Versions before 2.2 are ancient by smartphone standards and can therefore also be ignored, just like most developers ignore iOS 3.0 and earlier. For almost all libraries exclusive to later versions of Android there are open source libraries that allows developers to use the same functionality on earlier devices.
But what about device fragmentation? Although there are over 10,000 Android devices on the market, there are really only three different screen sizes for smartphones. Those are:
4.7-5.3 inches (premium smartphones like the Samsung Galaxy S4 or HTC One X or phablets like the Samsung Galaxy Note II)
4.0-4-7 inches (entry level smartphones like Sony Xperia P)
< 4.0 inches (tiny devices like the ZTE Blade or the Samsung Galaxy Ace that can almost be considered feature phones).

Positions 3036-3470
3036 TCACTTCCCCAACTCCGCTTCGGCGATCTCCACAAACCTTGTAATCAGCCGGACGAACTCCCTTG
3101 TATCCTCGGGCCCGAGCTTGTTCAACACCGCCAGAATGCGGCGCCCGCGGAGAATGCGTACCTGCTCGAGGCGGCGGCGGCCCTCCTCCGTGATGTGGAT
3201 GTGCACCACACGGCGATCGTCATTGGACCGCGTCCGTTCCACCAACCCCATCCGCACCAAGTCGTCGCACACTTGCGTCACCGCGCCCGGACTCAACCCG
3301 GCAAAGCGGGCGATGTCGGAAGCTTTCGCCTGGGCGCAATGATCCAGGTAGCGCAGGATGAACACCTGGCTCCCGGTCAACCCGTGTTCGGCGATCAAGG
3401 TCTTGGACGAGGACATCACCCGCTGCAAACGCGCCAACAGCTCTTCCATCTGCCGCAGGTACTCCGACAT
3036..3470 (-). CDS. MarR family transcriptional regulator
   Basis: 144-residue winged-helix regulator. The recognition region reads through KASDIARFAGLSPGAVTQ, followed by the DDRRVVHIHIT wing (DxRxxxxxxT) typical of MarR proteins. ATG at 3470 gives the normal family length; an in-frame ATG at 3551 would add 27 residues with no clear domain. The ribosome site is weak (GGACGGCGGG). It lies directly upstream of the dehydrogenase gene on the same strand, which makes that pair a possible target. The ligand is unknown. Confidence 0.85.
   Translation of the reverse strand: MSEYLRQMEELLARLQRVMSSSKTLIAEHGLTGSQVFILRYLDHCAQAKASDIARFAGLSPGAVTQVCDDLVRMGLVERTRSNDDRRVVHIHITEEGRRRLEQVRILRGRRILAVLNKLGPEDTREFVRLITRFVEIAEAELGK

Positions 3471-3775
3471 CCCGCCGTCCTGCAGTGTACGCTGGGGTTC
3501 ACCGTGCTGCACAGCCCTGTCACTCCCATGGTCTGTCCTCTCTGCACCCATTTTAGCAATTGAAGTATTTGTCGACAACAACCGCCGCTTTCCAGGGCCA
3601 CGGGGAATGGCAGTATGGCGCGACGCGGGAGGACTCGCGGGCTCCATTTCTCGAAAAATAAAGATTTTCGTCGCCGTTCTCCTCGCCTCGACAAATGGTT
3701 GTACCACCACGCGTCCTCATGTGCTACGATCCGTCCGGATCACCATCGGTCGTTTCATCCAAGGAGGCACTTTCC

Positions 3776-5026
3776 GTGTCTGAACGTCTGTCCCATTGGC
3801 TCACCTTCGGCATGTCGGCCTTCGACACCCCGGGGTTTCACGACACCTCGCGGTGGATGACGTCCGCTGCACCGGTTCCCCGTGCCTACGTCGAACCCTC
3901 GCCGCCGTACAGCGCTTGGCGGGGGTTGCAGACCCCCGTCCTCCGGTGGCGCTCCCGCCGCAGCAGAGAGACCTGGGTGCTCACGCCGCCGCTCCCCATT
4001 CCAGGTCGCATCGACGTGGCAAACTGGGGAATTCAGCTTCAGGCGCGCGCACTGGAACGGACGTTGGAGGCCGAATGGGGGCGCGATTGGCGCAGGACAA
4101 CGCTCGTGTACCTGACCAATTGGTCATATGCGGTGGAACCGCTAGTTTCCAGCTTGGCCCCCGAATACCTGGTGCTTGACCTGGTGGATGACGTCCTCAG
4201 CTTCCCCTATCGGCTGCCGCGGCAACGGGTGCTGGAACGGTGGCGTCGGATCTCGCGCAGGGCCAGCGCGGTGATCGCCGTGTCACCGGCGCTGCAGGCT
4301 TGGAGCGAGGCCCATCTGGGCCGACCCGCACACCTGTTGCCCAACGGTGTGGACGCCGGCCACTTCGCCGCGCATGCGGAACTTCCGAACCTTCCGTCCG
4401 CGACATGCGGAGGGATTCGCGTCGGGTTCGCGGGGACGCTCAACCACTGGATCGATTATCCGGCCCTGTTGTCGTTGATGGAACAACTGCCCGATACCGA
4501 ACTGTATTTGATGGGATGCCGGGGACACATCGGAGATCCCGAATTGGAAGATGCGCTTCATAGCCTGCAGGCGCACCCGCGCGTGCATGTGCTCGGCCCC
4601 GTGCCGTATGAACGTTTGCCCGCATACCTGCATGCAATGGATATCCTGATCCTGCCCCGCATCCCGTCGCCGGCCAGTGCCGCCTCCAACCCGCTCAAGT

The latter category of tiny devices is the most challenging, often requiring a complete rethink of the layout if you intend to support them. Because of the limitations of these devices, however, their users don’t download apps nearly as often. This is one demographics that we have intentionally ignored (i.e. the app still works but we haven’t specifically adapted the UI), and have not yet had a single complaint as a result.
We use ten different devices from a few different vendors (Sony, HTC, ZTE and Samsung). We bought most of them on eBay and spent about €1000 in total. The good thing about this setup is that we also end up testing different processor speeds and memory sizes as well, since CPU speed and memory size correlate fairly well with screen size.